A flabbergasted Emanuel is relieved to see Penelope but disturbed by her condition and also the fact that she wound up in the same asylum where his former wife was incarcerated. James, being the villainous bastard that he is, takes advantage of Emanuel’s reunion with his daughter to sneak to his lab. There he is staggered to see the towering skeleton of The Evil One. Outraged,  Emanuel finds his brother in the lab and demands he leave at once or police will be called.

James coolly tells his brother that it would be best for him to keep his mouth shut or perhaps people will find out that he injected his own flesh and blood with a dangerous serum that induces madness. James has the perfect sword to hold over Emanuel’s head. Cowed by this, Emanuel backs off and when he returns upstairs to tend to an agitated Penelope, James finds and steals his notes.

Back at the asylum, James pores over the notes and then has the blood of his most violent patients analyzed. Sure enough, the “evil” organisms are there. James feels that the Richter Prize will be his, but to get absolute proof, he needs to examine the skeleton. He hires a local thug to break in and steal the grotesque artifact. By now, ominous stormclouds are rolling in. There’s going to be a hard rain…

Now we’re starting to get to the meat of the film. The thug breaks into the darkened lab but encounters the luckless Waterlow, who is quickly bludgeoned to death. The skeleton is put into its crate and laboriously hauled out to the waiting cart. On the way, a skeletal hand drops into a pool of water, where it is immersed. James is waiting in the passenger compartment of the carriage. With the crack of thunder in the sky, the carriage hurriedly heads back to the asylum.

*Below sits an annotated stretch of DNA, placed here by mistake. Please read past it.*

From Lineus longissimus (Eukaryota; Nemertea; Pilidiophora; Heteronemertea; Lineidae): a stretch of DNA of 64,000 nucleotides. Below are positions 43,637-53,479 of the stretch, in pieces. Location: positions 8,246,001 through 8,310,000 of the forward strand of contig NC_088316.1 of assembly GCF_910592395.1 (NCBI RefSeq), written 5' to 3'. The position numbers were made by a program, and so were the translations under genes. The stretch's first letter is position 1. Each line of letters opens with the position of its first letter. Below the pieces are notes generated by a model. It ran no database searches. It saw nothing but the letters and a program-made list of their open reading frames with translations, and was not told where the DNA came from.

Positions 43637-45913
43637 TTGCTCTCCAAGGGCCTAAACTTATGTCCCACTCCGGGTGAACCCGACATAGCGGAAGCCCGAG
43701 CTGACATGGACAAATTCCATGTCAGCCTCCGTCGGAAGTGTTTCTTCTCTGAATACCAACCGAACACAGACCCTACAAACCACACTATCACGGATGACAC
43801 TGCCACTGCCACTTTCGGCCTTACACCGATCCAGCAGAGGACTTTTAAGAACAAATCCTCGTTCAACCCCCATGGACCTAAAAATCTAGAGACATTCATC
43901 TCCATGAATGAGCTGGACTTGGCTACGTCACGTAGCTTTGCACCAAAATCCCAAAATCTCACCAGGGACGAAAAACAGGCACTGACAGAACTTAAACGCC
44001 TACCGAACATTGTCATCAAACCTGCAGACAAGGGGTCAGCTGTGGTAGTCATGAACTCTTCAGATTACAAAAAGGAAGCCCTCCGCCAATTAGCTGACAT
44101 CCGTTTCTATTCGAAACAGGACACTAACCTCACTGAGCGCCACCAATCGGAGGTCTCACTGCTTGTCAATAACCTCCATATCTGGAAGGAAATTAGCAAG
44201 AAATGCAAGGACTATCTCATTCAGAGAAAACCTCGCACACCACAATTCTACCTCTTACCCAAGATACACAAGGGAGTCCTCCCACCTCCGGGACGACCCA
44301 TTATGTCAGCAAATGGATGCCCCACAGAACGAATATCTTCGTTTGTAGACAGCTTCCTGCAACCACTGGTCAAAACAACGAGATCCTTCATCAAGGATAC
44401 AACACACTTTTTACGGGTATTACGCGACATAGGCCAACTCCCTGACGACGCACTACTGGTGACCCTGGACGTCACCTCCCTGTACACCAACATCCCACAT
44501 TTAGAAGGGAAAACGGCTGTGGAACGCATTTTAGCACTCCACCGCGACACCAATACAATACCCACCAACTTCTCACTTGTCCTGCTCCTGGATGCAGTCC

Emanuel has entered the lab and found Waterlow’s body, as well as the missing skeleton. He immediately grabs a horse and takes off into the night in pursuit of the thief, leaving Penelope in the care of a serving lady. She uses a key she has carefully pocketed to escape and throttle the luckless servant. She is now in the grip of complete madness. And now a downpour of rain has now begun…

The carriage with James and the stolen skeleton has had an accident and the thug is crushed and helpless under it. James has escaped the crash with barely a scratch and being the compassionate fellow he is, he ignores the groans of the trapped man. The skeleton is now fully exposed to the falling downpour and James has no chance to move it. He makes off by foot to the asylum with the notes he’s stolen from Emanuel. 

A few minutes later, Emanuel himself arrives at the accident. The driver is dead. And there is no sign of the skeleton. The box is smashed and empty. Emanuel looks out into the rainy gloom and sees what looks like an enormous hooded figure trundling through the woods. The light bulb goes on in Emanuel’s head. The Sky Father has been weeping...and the Evil One now stalks the Earth. In terror, he flees back to his home.

Once there, he locks the main door and runs up to Marguerite’s “hidden” room and further locks himself in. He knows that he will be the target of the monstrous fiend he brought is looking for its lost finger, the one Emanuel so casually chiseled off earlier.